Landlord wins fight to evict R&B star as city claims record­ing space is il­le­gal

Chicago Sun-Times - - FRONT PAGE - BY SAM CHARLES, STAFF RE­PORTER [email protected]­times.com | @samjcharles

At­tor­neys for the city are ask­ing a judge to grant in­spec­tors ac­cess to the ware­house rented by R. Kelly on the Near West Side, al­leg­ing that the two-story build­ing is be­ing used il­le­gally and not in com­pli­ance with its zon­ing des­ig­na­tion.

City lawyers said Kelly’s record­ing stu­dio in­side is not al­lowed un­der the build­ing’s zon­ing. They also al­leged the stu­dio was built with­out a per­mit. Ad­di­tion­ally, the build­ing is be­ing used as a res­i­dence, the city said, which is also not al­lowed.

“Upon in­for­ma­tion and be­lief it is be­ing used as a res­i­dence and artist workspace — specif­i­cally as a record­ing stu­dio in vi­o­la­tion of the zon­ing law,” city at­tor­neys said.

City at­tor­neys said the prop­erty at 219 N. Jus­tine “is zoned as a Planned Man­u­fac­tur­ing District,” which means the build­ing would have to have an in­dus­trial or com­mer­cial use.

The build­ing’s owner and ten­ants have also failed to “ar­range for in­spec­tion of the premises,” at­tor­neys wrote.

The com­plaint was filed Thursday, and Cook County Cir­cuit Court Judge Pa­trice Ball-Reed said she would hear ar­gu­ments Fri­day morn­ing. It’s un­clear when she will is­sue a ruling.

On Wednesday evening, in­spec­tors from the city’s Depart­ment of Build­ings and an of­fi­cial with the Fire Depart­ment could be seen knock­ing on the build­ing’s win­dows and doors in an effort to get in­side, but no one an­swered. They also shined a flash­light in­side. They de­clined to com­ment to re­porters.

City at­tor­neys are re­quest­ing Ball-Reed “au­tho­rize the Depart­ment of Build­ings to con­duct a full in­te­rior in­spec­tion of the prop­erty to de­ter­mine its cur­rent use, com­pli­ance with the code, and en­sure safety of oc­cu­pants and first re­spon­ders.”

They’re also ask­ing for an or­der against Kelly and the build­ing’s owner “to cor­rect the vi­o­la­tions al­leged in the com­plaint and to re­strain fu­ture vi­o­la­tions per­ma­nently.”

Mid­west Com­mer­cial Fund­ing LLC, which owns the build­ing, and the bank that is­sued the mort­gage were named as de­fen­dants. Kelly is not named in the fil­ing, though other de­fen­dants were listed as “ten­ants & oc­cu­pants.” Kelly is the only ten­ant.

Kelly’s attorney did not re­spond to a re­quest for com­ment.

In an emailed state­ment, Mid­west Com­mer­cial Fund­ing said the com­pany is “com­mit­ted to co­op­er­at­ing with the city and pro­vid­ing any and all sup­port that it needs to re­solve this mat­ter.”

The 8,000-square-foot build­ing is cur­rently listed for sale on sev­eral re­alty web­sites and, in at least one case, boasts of a “high pro­file ten­ant” and a record­ing stu­dio in the build­ing.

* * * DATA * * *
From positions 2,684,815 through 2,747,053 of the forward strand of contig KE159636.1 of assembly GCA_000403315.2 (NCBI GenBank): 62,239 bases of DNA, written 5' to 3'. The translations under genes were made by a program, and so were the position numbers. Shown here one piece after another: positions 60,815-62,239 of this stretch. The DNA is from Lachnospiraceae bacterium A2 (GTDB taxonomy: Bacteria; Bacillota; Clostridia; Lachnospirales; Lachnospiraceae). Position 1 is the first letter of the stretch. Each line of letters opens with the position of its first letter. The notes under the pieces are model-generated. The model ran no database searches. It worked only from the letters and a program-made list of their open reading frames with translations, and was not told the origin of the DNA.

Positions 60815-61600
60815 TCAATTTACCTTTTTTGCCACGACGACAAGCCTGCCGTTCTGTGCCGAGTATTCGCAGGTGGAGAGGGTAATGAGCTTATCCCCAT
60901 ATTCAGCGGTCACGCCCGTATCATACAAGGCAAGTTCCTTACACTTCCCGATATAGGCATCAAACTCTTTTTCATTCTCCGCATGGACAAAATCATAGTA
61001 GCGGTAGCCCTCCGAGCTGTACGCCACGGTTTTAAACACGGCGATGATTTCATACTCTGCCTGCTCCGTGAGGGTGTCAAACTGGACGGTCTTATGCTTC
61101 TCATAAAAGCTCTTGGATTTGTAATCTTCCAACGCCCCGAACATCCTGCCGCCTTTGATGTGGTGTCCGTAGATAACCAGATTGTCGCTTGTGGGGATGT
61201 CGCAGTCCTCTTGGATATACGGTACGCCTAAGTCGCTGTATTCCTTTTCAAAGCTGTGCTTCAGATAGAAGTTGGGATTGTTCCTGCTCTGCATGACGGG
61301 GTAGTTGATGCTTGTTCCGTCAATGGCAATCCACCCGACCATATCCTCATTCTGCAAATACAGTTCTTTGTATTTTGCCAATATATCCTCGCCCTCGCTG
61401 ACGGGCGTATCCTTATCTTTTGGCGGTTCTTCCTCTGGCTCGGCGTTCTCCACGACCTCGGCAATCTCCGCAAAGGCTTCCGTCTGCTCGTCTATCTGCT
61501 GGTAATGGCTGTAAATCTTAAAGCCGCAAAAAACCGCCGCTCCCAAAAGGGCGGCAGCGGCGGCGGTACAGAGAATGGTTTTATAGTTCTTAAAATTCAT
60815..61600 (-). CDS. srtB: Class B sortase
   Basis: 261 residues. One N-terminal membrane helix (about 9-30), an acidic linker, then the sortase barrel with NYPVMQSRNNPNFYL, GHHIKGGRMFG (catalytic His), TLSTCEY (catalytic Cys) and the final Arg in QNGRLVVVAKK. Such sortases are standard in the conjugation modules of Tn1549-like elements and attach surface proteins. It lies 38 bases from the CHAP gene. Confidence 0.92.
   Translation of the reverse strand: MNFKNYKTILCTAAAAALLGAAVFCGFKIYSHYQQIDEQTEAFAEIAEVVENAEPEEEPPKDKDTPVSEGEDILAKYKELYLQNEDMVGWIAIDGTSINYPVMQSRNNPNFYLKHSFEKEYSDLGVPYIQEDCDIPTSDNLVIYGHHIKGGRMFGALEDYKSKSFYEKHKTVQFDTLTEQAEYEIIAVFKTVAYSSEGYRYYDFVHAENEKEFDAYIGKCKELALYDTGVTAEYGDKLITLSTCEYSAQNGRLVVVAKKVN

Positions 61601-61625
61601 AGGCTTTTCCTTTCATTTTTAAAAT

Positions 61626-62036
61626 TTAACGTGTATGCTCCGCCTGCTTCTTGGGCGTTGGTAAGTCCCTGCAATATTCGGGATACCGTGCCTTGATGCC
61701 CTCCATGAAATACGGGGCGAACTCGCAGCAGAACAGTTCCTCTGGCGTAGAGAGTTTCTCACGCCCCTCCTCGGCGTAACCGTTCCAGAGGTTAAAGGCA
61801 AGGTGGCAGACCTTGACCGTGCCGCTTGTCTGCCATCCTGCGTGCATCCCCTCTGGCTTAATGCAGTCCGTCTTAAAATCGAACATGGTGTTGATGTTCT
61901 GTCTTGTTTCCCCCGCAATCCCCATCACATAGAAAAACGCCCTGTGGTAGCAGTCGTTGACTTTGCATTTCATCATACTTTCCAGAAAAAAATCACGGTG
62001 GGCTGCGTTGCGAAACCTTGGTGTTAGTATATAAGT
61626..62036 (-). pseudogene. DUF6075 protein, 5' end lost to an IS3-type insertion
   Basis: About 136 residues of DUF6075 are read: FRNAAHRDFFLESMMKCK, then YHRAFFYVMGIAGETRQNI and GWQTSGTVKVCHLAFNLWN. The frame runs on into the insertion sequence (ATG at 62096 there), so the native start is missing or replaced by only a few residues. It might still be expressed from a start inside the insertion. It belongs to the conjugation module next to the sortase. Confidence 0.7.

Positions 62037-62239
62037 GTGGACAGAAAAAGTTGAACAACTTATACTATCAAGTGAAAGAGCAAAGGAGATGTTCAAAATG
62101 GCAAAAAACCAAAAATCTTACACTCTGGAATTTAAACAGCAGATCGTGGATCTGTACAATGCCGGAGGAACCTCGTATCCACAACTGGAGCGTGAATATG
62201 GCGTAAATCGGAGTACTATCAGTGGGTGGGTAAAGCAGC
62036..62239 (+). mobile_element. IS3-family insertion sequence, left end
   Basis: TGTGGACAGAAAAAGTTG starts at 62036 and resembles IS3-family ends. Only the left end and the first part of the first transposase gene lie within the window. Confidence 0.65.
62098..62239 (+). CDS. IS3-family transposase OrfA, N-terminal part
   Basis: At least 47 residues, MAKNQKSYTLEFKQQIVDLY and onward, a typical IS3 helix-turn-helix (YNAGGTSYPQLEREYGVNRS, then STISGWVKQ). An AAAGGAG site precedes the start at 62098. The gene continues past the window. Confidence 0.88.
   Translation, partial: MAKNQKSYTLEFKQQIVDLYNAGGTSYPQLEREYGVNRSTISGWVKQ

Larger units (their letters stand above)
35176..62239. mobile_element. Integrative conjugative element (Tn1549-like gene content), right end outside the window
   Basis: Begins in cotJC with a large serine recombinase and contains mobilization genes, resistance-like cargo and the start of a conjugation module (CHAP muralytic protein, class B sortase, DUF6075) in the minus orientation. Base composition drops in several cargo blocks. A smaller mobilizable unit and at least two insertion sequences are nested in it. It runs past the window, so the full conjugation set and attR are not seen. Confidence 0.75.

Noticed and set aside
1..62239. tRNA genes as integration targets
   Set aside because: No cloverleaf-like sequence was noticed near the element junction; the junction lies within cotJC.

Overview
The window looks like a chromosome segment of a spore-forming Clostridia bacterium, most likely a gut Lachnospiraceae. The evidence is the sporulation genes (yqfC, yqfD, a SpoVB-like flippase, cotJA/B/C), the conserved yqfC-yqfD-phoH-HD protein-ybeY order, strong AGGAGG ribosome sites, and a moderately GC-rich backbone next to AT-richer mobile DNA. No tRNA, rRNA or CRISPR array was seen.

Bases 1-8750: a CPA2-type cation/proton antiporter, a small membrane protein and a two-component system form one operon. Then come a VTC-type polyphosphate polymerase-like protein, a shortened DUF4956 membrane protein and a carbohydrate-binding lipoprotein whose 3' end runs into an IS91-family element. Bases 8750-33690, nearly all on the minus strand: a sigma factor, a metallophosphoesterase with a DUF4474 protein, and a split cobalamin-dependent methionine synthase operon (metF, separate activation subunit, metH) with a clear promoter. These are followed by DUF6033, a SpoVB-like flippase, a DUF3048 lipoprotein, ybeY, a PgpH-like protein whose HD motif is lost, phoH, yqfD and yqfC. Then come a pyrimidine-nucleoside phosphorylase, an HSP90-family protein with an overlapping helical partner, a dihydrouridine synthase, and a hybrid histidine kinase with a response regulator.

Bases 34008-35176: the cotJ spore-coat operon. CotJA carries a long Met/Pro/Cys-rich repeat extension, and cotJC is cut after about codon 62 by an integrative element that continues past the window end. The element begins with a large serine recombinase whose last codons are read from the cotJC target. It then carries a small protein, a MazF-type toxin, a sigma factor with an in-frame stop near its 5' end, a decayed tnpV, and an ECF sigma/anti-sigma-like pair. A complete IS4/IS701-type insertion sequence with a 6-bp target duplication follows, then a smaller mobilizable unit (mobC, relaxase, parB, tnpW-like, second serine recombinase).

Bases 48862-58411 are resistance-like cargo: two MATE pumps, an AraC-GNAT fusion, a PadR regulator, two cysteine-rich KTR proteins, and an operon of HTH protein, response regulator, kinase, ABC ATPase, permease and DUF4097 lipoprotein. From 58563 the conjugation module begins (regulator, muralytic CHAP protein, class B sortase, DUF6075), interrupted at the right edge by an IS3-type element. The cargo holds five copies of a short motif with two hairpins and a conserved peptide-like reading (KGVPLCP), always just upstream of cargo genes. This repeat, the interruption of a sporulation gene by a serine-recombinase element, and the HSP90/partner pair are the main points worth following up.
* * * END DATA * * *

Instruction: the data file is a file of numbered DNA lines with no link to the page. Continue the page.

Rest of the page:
Su­per­star be­ing evicted

The city’s re­quest to in­spect the build­ing came just days af­ter an­other county judge or­dered Kelly be evicted from the build­ing. Mid­west Com­mer­cial Fund­ing sued Kelly last sum­mer, al­leg­ing he owed the com­pany nearly $80,000 in back rent.

On Mon­day, the judge ruled in Mid­west Com­mer­cial Fund­ing’s fa­vor, court records show, and awarded the com­pany $166,981 while also is­su­ing an “or­der of pos­ses­sion” for Mid­west Com­mer­cial Fund­ing.

A spokes­woman for the Cook

County sher­iff’s of­fice — the agency that han­dles evic­tions in the county — said the of­fice had not yet re­ceived the judge’s evic­tion or­der as of Thursday af­ter­noon and it was un­clear when it would be ex­e­cuted.

On Wednesday evening, a group of about 30 peo­ple ral­lied out­side the ware­house, chant­ing “black girls mat­ter.” A cou­ple of dozen peo­ple could be seen fil­ing into the build­ing. Out­side, a woman stood on the side­walk call­ing the pro­test­ers “liars.”

In 2017, Buz­zfeed News re­ported that sev­eral sets of par­ents had told var­i­ous po­lice agen­cies that Kelly was hold­ing their daugh­ters against their will in what they called a “cult.”

Tuesday, Cook County State’s Attorney Kim Foxx made a pub­lic plea for al­leged “vic­tims” of Kelly to come for­ward so that her of­fice could in­ves­ti­gate. At least two women con­tacted the state’s attorney’s of­fice Wednesday af­ter­noon, al­leg­ing in­ap­pro­pri­ate con­duct by Kelly in 2002 at the ware­house and once at a home on the South Side in the mid-1980s.

Kelly’s attorney has de­nied all abuse al­le­ga­tions, in­clud­ing those made in a re­cent Life­time se­ries, “Sur­viv­ing R. Kelly.” The singer was ac­quit­ted of child pornog­ra­phy charges in 2008.


R. Kelly has a record­ing stu­dio in the ware­house he rents at 219 N. Jus­tine.


Demon­stra­tors protest against R. Kelly on Wednesday out­side a build­ing the singer is rent­ing at 219 N. Jus­tine.

VIDEO AT SUN­TIMES.COMWatch city in­spec­tors and a fire depart­ment of­fi­cial knock on doors and win­dows at the ware­house rented by R. Kelly.

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